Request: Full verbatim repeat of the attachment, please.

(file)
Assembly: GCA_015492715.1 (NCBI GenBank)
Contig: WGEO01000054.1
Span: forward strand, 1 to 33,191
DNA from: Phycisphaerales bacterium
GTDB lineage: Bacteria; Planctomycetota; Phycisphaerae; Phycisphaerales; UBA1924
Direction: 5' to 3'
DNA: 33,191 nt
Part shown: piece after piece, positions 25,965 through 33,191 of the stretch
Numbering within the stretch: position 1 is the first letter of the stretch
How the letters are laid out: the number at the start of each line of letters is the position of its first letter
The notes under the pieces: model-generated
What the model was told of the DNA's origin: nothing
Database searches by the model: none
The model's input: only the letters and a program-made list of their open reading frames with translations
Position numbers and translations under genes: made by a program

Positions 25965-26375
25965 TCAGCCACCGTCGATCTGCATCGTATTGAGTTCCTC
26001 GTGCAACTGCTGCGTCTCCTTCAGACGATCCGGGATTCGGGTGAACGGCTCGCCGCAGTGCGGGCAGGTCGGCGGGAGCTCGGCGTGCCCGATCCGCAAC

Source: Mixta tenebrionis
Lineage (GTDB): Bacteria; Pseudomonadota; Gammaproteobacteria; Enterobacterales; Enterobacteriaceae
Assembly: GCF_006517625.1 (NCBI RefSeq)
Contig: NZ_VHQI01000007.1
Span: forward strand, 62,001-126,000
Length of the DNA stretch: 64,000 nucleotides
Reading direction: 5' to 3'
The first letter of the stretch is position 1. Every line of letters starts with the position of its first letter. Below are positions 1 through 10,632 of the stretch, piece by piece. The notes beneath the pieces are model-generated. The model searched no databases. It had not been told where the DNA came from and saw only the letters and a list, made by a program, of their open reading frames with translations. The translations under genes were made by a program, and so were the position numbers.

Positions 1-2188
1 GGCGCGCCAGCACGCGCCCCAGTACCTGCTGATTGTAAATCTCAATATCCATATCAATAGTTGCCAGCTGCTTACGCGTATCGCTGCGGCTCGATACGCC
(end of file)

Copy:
Assembly: GCA_015492715.1 (NCBI GenBank)
Contig: WGEO01000054.1
Span: forward strand, 1 to 33,191
DNA from: Phycisphaerales bacterium
GTDB lineage: Bacteria; Planctomycetota; Phycisphaerae; Phycisphaerales; UBA1924
Direction: 5' to 3'
DNA: 33,191 nt
Part shown: piece after piece, positions 25,965 through 33,191 of the stretch
Numbering within the stretch: position 1 is the first letter of the stretch
How the letters are laid out: the number at the start of each line of letters is the position of its first letter
The notes under the pieces: model-generated
What the model was told of the DNA's origin: nothing
Database searches by the model: none
The model's input: only the letters and a program-made list of their open reading frames with translations
Position numbers and translations under genes: made by a program

Positions 25965-26375
25965 TCAGCCACCGTCGATCTGCATCGTATTGAGTTCCTC
26001 GTGCAACTGCTGCGTCTCCTTCAGACGATCCGGGATTCGGGTGAACGGCTCGCCGCAGTGCGGGCAGGTCGGCGGGAGCTCGGCGTGCCCGATCCGCAAC

Source: Mixta tenebrionis
Lineage (GTDB): Bacteria; Pseudomonadota; Gammaproteobacteria; Enterobacterales; Enterobacteriaceae
Assembly: GCF_006517625.1 (NCBI RefSeq)
Contig: NZ_VHQI01000007.1
Span: forward strand, 62,001-126,000
Length of the DNA stretch: 64,000 nucleotides
Reading direction: 5' to 3'
The first letter of the stretch is position 1. Every line of letters starts with the position of its first letter. Below are positions 1 through 10,632 of the stretch, piece by piece. The notes beneath the pieces are model-generated. The model searched no databases. It had not been told where the DNA came from and saw only the letters and a list, made by a program, of their open reading frames with translations. The translations under genes were made by a program, and so were the position numbers.

Positions 1-2188
1 GGCGCGCCAGCACGCGCCCCAGTACCTGCTGATTGTAAATCTCAATATCCATATCAATAGTTGCCAGCTGCTTACGCGTATCGCTGCGGCTCGATACGCC